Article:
Because Fli uses incremental snapshots, the snapshot and push and subsequent pulls of the Mongo and Postgres data volumes from the Jenkins environment only take a few seconds, so in no time, Tiffany has an identical application environment running locally.
Sharing a development environment, including data, with a colleague
Tiffany digs around a bit and can’t recreate the bug. She decides to ask her colleague Sam to take a look. She sends Sam a Docker Compose file, which references her data volume on FlockerHub. Sam pulls all the Docker images and data volumes and is running an identical environment in minutes.
Armed with data, Sam bags the bug
Sam steps through the integration test and notices the bug only appears when there are exactly 4,294,967,296 orders in the Order History database. The code works fine up to 4,294,967,295 orders, then something goes horribly awry. But Sam’s brain always has a background thread calculating base 2 logarithms, so the problem is elementary. She knows exactly where to tweak the code. When she reruns the test, it displays fine.
Build passes, time for the next feature!
Sam commits her changes, the Jenkins build runs, and the test passes, even though it runs against the exact same database state as before, with 4,294,967,296 orders in the Order History database. High fives all around.
To use FlockerHub, you need to install the Fli client. Fli works on any computer that runs Ubuntu 16.04, RHEL 7.2, CentOS 7.2 or Fedora 24. You will also need root access to the server running Fli to configure ZFS, the filesystem that Fli users to take and manage snapshots.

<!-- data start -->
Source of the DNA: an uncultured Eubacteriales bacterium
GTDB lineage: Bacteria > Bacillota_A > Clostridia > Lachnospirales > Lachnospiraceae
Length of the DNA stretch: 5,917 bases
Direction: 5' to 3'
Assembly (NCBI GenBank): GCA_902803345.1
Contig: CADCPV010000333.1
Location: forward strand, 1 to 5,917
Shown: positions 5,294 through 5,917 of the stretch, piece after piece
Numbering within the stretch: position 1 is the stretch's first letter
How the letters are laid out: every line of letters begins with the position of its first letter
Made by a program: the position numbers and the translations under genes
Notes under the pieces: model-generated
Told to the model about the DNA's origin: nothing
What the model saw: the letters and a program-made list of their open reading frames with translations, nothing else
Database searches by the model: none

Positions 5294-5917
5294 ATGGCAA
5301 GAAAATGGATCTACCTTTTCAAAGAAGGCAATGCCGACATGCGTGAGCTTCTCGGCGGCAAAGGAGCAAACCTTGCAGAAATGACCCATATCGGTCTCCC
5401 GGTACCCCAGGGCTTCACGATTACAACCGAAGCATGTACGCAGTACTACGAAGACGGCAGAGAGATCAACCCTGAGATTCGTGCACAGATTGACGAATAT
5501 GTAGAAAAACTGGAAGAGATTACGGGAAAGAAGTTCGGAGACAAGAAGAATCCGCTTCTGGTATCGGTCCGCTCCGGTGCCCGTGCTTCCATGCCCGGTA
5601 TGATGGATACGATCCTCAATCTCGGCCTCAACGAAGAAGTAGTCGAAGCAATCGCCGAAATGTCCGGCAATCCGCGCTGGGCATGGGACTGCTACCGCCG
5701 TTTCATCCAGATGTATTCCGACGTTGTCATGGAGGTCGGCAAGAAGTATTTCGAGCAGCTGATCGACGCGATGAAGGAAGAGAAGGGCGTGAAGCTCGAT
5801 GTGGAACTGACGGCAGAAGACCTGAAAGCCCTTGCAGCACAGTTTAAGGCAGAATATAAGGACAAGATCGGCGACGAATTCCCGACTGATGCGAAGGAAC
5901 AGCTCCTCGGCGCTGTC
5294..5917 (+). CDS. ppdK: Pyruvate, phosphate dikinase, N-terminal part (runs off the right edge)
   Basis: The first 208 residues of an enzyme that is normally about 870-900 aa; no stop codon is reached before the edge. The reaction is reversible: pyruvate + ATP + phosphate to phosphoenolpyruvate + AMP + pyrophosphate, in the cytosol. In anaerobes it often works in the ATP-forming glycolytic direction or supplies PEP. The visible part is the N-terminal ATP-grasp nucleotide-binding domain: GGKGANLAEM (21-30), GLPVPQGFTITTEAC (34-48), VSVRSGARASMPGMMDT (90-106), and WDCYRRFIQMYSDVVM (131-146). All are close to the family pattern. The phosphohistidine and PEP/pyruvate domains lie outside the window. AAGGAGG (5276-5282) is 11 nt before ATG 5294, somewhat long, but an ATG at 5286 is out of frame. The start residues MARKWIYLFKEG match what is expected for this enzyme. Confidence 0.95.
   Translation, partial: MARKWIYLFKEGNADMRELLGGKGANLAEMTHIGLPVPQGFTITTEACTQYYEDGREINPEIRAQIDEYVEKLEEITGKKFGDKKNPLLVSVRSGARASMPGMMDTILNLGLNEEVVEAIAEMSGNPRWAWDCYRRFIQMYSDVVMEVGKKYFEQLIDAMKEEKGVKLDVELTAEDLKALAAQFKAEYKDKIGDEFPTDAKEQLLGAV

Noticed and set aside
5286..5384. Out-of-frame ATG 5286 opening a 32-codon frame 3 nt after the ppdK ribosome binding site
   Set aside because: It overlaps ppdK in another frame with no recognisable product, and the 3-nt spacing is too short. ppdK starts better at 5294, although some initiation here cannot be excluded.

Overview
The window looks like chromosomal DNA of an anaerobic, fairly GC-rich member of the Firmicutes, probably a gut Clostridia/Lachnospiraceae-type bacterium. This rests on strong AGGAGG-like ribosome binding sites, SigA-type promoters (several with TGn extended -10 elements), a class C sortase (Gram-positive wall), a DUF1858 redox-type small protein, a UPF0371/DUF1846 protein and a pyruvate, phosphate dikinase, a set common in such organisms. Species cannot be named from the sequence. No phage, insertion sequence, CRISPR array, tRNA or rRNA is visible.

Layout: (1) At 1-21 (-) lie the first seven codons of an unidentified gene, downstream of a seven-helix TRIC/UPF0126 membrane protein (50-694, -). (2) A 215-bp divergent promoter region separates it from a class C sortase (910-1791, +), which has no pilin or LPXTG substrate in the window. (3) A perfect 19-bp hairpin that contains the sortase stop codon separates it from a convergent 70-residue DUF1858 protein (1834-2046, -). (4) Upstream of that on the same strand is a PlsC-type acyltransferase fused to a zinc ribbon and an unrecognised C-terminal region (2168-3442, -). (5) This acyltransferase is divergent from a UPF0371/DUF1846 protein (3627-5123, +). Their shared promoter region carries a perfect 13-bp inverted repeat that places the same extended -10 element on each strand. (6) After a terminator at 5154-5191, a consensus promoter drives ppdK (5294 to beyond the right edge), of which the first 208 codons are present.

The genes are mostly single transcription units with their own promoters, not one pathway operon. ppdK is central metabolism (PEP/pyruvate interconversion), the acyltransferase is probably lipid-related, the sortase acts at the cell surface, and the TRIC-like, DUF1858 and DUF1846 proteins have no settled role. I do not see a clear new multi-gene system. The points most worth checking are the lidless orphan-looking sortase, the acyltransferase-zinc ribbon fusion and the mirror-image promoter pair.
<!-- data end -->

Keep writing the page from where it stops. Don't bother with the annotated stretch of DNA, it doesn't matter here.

FlockerHub complements the DockerHub and DTR (Docker Trusted Registry) and you should continue to use DockerHub for your container image storage.
FlockerHub gives you a central place to store your version-controlled Docker data volumes. For example, you can use Docker Compose to deploy a containerized application, including its data. Your containers will come from the DockerHub while the data will come from FlockerHub. FlockerHub also works with any other public or private container image repository.
FlockerHub also complements Github or any other version-control system you are using like Bitbucket or Gitlab. FlockerHub provides a version-controlled view of your application data. When you combine this with the code version-control provided by Github and container-image version control provided by DockerHub, you have everything you need to spin up a fully consistent application environment anywhere. This makes debugging a snap, in addition to being a great way to deploy new applications.
Currently you can't push and pull your Flocker volumes to FlockerHub. You also can't pull a volume from FlockerHub and manage it with Flocker. But we're working on this and expect to intergrate Flocker volume orchestrator into FlockerHub soon.